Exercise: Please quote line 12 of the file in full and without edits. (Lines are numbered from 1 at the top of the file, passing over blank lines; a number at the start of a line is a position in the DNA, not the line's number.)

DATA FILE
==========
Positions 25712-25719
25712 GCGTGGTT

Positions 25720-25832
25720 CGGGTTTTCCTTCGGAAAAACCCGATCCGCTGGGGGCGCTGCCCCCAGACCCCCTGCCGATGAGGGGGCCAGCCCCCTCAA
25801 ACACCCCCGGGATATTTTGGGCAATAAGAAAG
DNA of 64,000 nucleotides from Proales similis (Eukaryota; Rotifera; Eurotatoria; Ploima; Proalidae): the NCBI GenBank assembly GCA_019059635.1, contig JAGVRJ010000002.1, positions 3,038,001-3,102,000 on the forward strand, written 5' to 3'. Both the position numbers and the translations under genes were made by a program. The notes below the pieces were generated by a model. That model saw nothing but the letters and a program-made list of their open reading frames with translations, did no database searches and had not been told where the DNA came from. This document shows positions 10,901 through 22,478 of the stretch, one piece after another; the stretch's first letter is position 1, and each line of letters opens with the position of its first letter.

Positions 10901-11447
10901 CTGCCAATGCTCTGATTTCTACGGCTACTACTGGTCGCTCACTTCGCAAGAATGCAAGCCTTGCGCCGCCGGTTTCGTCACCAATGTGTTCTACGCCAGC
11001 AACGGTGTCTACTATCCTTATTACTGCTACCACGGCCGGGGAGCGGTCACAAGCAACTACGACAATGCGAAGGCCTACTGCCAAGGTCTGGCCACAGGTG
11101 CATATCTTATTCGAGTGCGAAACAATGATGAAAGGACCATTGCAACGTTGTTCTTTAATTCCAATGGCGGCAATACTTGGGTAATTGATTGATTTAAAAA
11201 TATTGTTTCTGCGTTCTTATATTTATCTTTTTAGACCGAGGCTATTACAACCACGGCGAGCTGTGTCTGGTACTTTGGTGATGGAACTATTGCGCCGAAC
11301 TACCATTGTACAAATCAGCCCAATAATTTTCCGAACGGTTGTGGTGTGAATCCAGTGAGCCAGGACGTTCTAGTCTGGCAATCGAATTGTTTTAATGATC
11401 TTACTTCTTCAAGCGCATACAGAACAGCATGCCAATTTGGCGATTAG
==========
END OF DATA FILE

11301 TACCATTGTACAAATCAGCCCAATAATTTTCCGAACGGTTGTGGTGTGAATCCAGTGAGCCAGGACGTTCTAGTCTGGCAATCGAATTGTTTTAATGATC